2020 Retrospective, Planning for 2021

I’ll try not to make this another one of “those” articles that’s simply complaining about the year we’ve had or offering platitudes, but it’s hard not to vent a little. This has been a difficult year for a multitude of reasons, but it’s also been a great time to reassess. So instead of focusing on the negative, let’s look at how lessons we’ve learned about ourselves in 2020 can help us establish goals for 2021 and beyond.

Spending Habit or Saving Habit?

First, let’s consider your budget. Most people, even most companies, have had to significantly adjust their budgets this year because some things are simply unavailable. Spending on travel has been delayed for most Americans, and dining out has slowed because of the combination of more people working from home and most restaurants having reduced capacity. There may be other things you’ve either shifted spending to or away from, and now’s a good time to consider if the areas you shifted spending away from are things you want to go back to spending on once life returns to a more normal semblance of pre-2020 life.

I have had a conversation with a couple of clients about the extra money hanging out in their checking account and how it feels good to have more cushion and more savings. The trick now is to figure out what changed and decide which is more important, the spending habit or the saving habit. This gets back to the question that is at the core of personal finance: which “you” needs the money more? Present-day you or future you?

Spending Cap for Pent-Up Spending

On the opposite side of this same equation, there’s bound to be some pent-up spending that you’ve just been putting off. It may be a large vacation that you’re waiting on, or maybe it’s an update to your wardrobe. Whatever the pent-up spending is, now is the perfect time to set a spending cap for it. It is really easy to “treat yourself” so much that you undo the great work you’ve done in the past.  So instead of allowing your treat to turn sour, consider now how big of a treat you’d like, make sure it fits your budget, then enjoy guilt-free!

Setting Goals for 2021

After so much change to our daily lives in 2020 it can be hard to establish what seem like achievable goals for 2021. But that’s assuming life continues to change as swiftly as it has for the past year, when in all likelihood, coming changes won’t be as quick. Additionally, you don’t need to establish goals to completely turn your life around on a dime, that hardly ever works (how long do your New Year’s resolutions to work out every day usually last?). Instead, you should set an incremental goal. For instance, if you want to lose 30 pounds, why not set a goal to lose 5 pounds while eating a little healthier and working out just a little more. The first goal may be more life-altering if it sticks, but the later is more likely to stick and lead to the first goal actually becoming a reality.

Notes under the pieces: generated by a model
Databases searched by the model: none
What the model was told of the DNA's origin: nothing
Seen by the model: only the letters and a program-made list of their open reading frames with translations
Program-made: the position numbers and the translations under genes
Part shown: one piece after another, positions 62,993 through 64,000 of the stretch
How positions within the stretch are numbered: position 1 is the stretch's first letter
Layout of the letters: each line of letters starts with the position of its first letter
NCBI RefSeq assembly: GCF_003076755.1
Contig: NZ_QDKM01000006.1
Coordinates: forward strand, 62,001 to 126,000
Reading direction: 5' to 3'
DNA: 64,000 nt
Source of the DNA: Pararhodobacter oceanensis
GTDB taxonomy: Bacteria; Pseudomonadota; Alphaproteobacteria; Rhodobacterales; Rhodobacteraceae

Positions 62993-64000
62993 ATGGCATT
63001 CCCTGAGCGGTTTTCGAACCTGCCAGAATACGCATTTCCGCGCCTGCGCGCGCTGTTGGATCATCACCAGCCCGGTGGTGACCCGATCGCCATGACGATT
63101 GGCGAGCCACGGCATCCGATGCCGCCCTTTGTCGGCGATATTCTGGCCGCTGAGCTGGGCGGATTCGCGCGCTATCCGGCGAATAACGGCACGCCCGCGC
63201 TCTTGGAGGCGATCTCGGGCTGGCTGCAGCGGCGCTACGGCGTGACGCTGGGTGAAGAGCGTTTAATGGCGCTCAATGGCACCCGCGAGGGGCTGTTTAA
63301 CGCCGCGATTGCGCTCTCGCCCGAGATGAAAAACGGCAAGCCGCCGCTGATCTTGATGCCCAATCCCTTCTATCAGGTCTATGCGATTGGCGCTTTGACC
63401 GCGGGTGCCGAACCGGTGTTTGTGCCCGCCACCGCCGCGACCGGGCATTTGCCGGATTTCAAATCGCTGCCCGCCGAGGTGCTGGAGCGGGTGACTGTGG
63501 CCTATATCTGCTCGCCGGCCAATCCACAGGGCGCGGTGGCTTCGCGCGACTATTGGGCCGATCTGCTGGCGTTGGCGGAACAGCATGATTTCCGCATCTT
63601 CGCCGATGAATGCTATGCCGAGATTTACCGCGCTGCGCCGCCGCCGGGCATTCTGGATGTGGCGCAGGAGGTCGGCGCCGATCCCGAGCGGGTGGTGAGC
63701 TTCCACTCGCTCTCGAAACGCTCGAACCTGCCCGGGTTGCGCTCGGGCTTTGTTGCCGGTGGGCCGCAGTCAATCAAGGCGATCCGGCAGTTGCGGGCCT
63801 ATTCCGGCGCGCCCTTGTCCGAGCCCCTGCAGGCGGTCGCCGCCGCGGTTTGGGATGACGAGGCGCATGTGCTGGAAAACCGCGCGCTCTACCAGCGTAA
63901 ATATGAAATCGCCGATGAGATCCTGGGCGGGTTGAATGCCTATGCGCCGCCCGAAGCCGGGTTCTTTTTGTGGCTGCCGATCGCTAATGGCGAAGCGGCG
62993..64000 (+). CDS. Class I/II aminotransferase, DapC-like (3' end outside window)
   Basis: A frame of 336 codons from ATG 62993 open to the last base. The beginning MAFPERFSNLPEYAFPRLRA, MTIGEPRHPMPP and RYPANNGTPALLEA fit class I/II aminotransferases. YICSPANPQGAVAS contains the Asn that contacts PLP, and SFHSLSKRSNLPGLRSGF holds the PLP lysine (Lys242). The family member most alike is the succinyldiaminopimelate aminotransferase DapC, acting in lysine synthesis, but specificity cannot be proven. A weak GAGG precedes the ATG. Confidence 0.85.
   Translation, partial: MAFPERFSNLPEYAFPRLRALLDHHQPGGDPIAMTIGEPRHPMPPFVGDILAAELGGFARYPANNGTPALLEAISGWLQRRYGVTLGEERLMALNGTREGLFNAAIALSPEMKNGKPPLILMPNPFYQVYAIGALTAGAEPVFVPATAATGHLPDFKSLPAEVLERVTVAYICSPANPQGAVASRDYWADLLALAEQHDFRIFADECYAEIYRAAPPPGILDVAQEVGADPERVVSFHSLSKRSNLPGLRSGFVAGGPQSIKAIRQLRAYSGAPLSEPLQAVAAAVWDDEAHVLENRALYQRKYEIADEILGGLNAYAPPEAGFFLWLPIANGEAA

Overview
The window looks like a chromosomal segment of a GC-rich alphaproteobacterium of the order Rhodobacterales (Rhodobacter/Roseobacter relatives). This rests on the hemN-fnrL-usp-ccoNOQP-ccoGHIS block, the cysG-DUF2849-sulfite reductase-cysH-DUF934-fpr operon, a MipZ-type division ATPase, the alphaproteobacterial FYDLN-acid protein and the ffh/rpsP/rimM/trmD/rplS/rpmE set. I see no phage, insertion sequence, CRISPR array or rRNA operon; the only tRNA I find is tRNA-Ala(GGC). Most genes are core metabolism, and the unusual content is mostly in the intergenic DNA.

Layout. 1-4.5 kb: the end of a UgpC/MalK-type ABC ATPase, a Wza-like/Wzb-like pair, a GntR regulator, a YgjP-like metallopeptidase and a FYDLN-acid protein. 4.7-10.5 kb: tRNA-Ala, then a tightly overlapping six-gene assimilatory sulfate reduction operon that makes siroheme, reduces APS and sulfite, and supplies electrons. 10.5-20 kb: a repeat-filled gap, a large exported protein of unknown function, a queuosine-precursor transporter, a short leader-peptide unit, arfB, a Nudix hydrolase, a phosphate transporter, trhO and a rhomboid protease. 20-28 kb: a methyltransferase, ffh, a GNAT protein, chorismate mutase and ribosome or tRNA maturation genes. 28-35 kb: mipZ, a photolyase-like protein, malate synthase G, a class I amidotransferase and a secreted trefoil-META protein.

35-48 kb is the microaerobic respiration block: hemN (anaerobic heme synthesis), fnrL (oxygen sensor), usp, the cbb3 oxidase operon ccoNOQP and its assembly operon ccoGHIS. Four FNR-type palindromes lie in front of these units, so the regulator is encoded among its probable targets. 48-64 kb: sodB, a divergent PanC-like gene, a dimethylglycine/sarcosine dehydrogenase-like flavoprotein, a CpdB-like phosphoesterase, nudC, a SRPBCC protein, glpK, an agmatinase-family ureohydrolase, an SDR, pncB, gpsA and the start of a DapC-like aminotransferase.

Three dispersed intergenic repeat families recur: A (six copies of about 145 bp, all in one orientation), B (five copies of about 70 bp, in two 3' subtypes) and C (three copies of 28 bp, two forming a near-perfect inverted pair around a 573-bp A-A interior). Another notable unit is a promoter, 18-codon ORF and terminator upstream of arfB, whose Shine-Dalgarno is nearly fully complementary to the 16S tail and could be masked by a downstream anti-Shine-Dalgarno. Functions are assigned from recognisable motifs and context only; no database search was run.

With your finances I would encourage you to pick what feels like a small amount of money, it could $10, $25, $100, whatever feels right to you. Start saving that amount at the beginning of every month. After a couple of months if you haven’t raided your savings for regular living expenses, try increasing your savings just a little. This way you slowly work toward what a realistic savings goal is for you without feeling like you’re giving up things you love in your daily life.

What goals should you work toward?

Well, after this year I think it would be wise for everyone to work toward better emotional and physical health. So finding small ways to improve your state of mind and be more active would be a great start. Additionally, most Americans under-save for future goals. So, spend some time considering what exactly you would like to be able to do with your money in 5 years, 10 years, and beyond and then start considering what it will realistically take for you to accomplish those goals. If it’s something unrealistic (e.g., as much as I would like to, I will never own an apartment across the street from the Louvre), then you may have to consider how you can take steps toward the goal while having an open mind toward altering the goal a little (e.g., I could afford to have an apartment within walking distance of the Louvre).

After taking stock of where you’d like to be, take a look at where you are. If you would like to help your children attend an in-state public college, and you already have $100,000 saved toward that goal, your next steps look different than if you have $1,000 saved. So after figuring out where you are you can do some relatively simple math to determine what you need to meet your goal. You can find calculators online (I suggest finding a couple and checking answers on both as some aren’t terribly accurate) that will help you figure out how much you need to save every month to meet certain goals.

Don’t lose heart at this point; remember that the purpose is to know where you are and make progress toward where you want to be. It’s also helpful to know which goals may need to be adjusted at this point. Maybe Ivy League is outside the budget unless your student gets some major scholarships, but that doesn’t mean there aren’t some really great schools that could be affordable if you started saving now.

It’s also worth remembering that just because you’d like to accomplish a goal one way doesn’t mean that’s the only way to get there. My wife really wanted to pay for our first home with cash, but once we sat down and looked at exactly what that would take she was more than happy to take on a mortgage in order to have a house, but at the same time we’re working very hard at paying off our mortgage quickly.

Finally, please recognize that the purpose is to improve, not to be perfect. So taking small steps that actually stick is better than trying to change everything you do all at once.